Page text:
Annie Tse of the Mid-Levels writes to the South China Morning Post to accuse UK Prime Minister David Cameron of being “intentionally affronting” towards his hosts during his recent visit to China. The reason is that Cameron wore a paper poppy flower in his lapel – a widespread tradition in Britain and some other countries in the week up to Remembrance Sunday (tomorrow) to honour the war dead. This follows reports that Beijing officials asked the British leaders to remove the items, which they felt evoked memories of the Opium Wars.
That could have been a cultural misunderstanding; or it could have been a calculated attempt – if one that would strike outsiders as childish – to symbolically assert authority. Then again, it could have been someone’s idea of playing the victim card. China, like several assertive communities with a growing sense of entitlement, never lets an opportunity to be hurt or offended go to waste. Maybe this goes for Tse.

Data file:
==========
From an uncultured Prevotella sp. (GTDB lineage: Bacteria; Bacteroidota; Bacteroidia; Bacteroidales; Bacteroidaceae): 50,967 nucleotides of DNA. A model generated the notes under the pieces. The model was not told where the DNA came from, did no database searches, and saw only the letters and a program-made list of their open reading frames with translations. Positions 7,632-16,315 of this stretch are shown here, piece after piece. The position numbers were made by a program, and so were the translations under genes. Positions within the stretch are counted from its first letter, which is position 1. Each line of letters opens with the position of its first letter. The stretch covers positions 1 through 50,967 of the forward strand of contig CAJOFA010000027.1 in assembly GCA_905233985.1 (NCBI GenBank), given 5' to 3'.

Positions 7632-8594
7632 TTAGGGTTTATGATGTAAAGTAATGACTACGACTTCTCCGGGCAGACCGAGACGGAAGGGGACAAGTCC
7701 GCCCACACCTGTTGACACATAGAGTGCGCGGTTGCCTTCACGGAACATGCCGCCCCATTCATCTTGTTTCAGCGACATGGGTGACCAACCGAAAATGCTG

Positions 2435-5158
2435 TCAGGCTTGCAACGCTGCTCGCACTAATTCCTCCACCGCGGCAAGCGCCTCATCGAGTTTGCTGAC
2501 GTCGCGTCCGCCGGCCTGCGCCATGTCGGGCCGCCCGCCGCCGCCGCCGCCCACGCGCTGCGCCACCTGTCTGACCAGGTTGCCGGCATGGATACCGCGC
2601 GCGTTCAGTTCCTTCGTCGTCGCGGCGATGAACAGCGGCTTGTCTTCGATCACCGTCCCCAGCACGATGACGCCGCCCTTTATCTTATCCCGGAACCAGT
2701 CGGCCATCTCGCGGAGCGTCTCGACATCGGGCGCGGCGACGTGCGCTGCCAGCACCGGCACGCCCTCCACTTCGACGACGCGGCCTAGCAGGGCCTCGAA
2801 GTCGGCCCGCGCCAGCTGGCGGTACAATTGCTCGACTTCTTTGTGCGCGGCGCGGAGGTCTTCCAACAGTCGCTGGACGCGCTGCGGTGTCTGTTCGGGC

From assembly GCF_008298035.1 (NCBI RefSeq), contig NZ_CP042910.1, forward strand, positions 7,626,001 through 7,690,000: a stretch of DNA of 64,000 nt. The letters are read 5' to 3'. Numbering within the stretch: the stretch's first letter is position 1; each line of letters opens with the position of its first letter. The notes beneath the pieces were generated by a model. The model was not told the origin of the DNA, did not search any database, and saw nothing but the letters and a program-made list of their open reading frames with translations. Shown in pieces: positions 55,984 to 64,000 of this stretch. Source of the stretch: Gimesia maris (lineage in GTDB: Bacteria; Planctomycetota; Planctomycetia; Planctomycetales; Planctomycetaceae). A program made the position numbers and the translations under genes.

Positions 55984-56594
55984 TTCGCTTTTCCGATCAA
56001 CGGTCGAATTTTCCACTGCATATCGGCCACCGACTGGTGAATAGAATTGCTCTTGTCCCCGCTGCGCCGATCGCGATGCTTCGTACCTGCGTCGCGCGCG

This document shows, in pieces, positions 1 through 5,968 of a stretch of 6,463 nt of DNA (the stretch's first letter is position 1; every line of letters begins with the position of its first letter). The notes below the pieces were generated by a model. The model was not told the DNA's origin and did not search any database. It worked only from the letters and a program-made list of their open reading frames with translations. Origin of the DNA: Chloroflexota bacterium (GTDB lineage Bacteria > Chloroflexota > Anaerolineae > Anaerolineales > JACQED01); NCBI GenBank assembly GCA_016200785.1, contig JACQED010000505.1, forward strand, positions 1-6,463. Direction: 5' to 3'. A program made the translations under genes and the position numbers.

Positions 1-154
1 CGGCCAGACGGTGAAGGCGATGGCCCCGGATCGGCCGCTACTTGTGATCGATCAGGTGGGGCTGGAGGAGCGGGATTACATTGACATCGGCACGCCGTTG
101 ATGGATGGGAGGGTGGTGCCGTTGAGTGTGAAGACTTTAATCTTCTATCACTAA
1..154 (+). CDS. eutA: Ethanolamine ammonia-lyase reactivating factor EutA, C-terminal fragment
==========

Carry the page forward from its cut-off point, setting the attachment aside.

I seem to recall letters to the editor from her bitterly finding fault on some sort of nationalistic grounds with aspects of Hong Kong’s English legal system. According to her logic here, the poppy is a “chauvinistic symbol of Britain’s disgrace in China.” The fact that it is red, the colour of blood, makes it all the more unacceptable. No other symbolic use for the flower, it seems, can be permitted – though she implies it is OK to wear one on Remembrance Day itself.
After reading the letter, I take a stroll through Central. And what do I find? Hundreds of people buying and wearing the very same articles that Tse finds so disagreeable to the Chinese. As in the UK, they are sold by volunteers on the street to raise money for local ex-servicemen…
(I check Tse on webb-site.com and find no trace. But I do notice that today would have been the 698th birthday of Edward III. After clicking on the link and scrolling down the list of descendents, I find the offspring of… David Cameron. Cosmic or what?)